This article was previously published under Q90975
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In a multithreaded application, any thread can call the CreateWindow() APIto create a window. There are no restrictions on which thread(s) can createwindows.
It is important to note that the message loop and window procedure for thewindow must be in the thread that created the window. If a different threadcreates the window, the window won't get messages from DispatchMessage(),but will get messages from other sources. Therefore, the window will appearbut won't show activation or repaint, cannot be moved, won't receive mousemessages, and so on.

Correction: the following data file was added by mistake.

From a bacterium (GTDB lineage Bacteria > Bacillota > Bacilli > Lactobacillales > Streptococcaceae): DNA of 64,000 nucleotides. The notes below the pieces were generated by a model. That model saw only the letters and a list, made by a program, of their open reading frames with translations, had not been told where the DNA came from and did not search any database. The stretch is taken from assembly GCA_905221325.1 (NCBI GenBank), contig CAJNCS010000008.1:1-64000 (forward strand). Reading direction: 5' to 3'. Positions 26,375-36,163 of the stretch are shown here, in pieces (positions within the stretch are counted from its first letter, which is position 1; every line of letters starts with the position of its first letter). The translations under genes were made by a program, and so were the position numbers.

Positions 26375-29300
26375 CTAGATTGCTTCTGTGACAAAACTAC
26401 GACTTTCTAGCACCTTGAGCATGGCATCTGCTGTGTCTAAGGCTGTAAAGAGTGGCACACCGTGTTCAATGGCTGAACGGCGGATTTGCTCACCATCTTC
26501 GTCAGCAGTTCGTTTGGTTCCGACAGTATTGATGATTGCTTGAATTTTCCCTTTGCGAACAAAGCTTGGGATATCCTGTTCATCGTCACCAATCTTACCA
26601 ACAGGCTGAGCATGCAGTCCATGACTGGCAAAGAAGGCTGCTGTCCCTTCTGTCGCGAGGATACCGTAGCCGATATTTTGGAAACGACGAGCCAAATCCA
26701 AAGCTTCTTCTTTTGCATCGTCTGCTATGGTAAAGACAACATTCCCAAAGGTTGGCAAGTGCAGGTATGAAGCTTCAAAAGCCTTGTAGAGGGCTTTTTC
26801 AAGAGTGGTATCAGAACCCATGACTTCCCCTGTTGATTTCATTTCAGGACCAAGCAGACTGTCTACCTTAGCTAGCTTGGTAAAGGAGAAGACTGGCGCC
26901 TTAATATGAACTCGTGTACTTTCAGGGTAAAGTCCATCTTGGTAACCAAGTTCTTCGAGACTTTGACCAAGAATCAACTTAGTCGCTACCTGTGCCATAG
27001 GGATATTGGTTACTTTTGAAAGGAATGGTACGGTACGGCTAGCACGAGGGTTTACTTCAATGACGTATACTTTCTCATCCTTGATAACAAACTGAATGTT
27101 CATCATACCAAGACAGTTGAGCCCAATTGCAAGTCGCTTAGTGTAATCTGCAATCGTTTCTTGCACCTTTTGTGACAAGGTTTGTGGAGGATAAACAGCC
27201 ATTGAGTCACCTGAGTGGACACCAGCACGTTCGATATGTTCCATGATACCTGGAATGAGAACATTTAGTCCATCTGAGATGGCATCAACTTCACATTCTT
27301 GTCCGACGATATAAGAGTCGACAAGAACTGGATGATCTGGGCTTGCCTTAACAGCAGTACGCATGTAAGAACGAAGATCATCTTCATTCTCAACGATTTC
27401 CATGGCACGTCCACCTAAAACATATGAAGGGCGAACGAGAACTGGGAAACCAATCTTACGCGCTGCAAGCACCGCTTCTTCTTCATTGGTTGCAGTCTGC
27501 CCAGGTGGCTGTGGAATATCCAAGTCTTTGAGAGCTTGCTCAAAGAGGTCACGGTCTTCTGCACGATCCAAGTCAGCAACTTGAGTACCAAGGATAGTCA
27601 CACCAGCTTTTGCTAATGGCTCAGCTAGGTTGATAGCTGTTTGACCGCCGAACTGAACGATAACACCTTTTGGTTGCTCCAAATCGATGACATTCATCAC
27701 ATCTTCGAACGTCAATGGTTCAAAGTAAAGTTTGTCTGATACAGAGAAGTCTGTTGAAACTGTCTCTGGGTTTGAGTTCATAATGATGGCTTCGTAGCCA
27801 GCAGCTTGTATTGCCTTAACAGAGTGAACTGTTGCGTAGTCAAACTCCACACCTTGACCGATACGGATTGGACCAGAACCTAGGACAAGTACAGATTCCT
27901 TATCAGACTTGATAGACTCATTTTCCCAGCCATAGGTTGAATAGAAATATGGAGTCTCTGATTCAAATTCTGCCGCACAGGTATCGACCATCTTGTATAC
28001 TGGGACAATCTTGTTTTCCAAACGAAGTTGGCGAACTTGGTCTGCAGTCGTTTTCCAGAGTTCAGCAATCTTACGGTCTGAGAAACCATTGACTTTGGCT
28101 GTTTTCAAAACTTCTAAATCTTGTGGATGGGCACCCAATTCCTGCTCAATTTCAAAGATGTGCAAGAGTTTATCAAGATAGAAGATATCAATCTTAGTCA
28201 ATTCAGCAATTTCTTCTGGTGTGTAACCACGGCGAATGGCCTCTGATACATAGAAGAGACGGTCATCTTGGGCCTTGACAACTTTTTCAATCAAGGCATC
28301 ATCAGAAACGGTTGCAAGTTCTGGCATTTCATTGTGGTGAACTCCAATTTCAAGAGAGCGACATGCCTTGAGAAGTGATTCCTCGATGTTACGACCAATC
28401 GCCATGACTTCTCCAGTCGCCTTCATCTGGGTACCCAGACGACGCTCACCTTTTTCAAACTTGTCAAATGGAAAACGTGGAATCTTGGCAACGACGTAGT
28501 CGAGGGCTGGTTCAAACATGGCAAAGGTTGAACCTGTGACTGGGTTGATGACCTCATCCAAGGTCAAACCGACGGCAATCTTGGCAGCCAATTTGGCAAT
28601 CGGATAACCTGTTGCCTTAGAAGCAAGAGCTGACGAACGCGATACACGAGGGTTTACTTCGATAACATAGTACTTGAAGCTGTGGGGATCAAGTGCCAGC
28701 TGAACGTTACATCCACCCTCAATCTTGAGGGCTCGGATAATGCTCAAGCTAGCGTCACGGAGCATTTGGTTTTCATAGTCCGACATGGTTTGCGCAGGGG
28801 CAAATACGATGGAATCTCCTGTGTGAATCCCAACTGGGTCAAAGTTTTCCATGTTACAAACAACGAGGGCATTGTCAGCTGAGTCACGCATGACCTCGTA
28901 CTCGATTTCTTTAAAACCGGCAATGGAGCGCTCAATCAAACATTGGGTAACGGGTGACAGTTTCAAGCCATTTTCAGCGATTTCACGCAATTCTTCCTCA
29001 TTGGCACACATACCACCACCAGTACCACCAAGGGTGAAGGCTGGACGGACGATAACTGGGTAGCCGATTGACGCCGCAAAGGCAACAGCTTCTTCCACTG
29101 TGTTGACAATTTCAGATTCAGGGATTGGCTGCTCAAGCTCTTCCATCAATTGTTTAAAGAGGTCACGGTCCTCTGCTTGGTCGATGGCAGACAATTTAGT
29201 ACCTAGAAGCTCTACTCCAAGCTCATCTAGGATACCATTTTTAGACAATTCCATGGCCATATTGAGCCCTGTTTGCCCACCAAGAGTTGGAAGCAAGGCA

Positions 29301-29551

Normally, windows created in different threads process input independentlyof each other. The windows have their own input states and the threads arenot synchronized with eachother in regards to input processing.
In order to have threads to share input state, have one thread callAttachThreadInput() to have its input processing attached to anotherthread. What this means is that these two threads will use a Windows 3.1style system queue. The threads will still have separate input, but theywill take turns reading out of the same queue.
Creating a window can force an implicit AttachThreadInput(), when a parentwindow is created in one thread and the child window is being created inanother thread. When windows are created (or set) in separate threads witha parent-child relationship, the input queues are attached.
On Windows NT/2000, you cannot use AttachThreadInput() to attach a thread to a thread in another desktop.